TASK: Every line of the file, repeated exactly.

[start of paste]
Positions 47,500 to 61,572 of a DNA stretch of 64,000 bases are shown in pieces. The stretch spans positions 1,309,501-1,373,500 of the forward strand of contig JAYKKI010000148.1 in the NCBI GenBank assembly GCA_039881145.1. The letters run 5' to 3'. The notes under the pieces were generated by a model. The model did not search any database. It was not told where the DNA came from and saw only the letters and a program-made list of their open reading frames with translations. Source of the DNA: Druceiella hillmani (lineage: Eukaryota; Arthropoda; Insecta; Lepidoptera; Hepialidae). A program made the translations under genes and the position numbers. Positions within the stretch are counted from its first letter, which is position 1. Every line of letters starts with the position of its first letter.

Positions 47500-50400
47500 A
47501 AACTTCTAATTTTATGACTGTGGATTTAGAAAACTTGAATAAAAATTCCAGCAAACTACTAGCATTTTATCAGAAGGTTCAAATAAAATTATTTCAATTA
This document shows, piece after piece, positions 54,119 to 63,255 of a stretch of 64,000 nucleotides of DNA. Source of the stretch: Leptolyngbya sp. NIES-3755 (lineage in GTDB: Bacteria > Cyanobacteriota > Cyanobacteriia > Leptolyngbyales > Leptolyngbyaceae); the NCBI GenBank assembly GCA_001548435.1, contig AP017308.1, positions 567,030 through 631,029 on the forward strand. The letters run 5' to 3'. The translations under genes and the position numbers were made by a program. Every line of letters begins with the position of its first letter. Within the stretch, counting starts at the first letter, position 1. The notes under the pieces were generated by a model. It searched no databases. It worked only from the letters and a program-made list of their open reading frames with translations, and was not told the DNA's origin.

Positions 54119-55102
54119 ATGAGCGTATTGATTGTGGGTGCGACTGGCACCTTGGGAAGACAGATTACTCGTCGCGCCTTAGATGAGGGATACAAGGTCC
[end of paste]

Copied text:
Positions 47,500 to 61,572 of a DNA stretch of 64,000 bases are shown in pieces. The stretch spans positions 1,309,501-1,373,500 of the forward strand of contig JAYKKI010000148.1 in the NCBI GenBank assembly GCA_039881145.1. The letters run 5' to 3'. The notes under the pieces were generated by a model. The model did not search any database. It was not told where the DNA came from and saw only the letters and a program-made list of their open reading frames with translations. Source of the DNA: Druceiella hillmani (lineage: Eukaryota; Arthropoda; Insecta; Lepidoptera; Hepialidae). A program made the translations under genes and the position numbers. Positions within the stretch are counted from its first letter, which is position 1. Every line of letters starts with the position of its first letter.

Positions 47500-50400
47500 A
47501 AACTTCTAATTTTATGACTGTGGATTTAGAAAACTTGAATAAAAATTCCAGCAAACTACTAGCATTTTATCAGAAGGTTCAAATAAAATTATTTCAATTA
This document shows, piece after piece, positions 54,119 to 63,255 of a stretch of 64,000 nucleotides of DNA. Source of the stretch: Leptolyngbya sp. NIES-3755 (lineage in GTDB: Bacteria > Cyanobacteriota > Cyanobacteriia > Leptolyngbyales > Leptolyngbyaceae); the NCBI GenBank assembly GCA_001548435.1, contig AP017308.1, positions 567,030 through 631,029 on the forward strand. The letters run 5' to 3'. The translations under genes and the position numbers were made by a program. Every line of letters begins with the position of its first letter. Within the stretch, counting starts at the first letter, position 1. The notes under the pieces were generated by a model. It searched no databases. It worked only from the letters and a program-made list of their open reading frames with translations, and was not told the DNA's origin.

Positions 54119-55102
54119 ATGAGCGTATTGATTGTGGGTGCGACTGGCACCTTGGGAAGACAGATTACTCGTCGCGCCTTAGATGAGGGATACAAGGTCC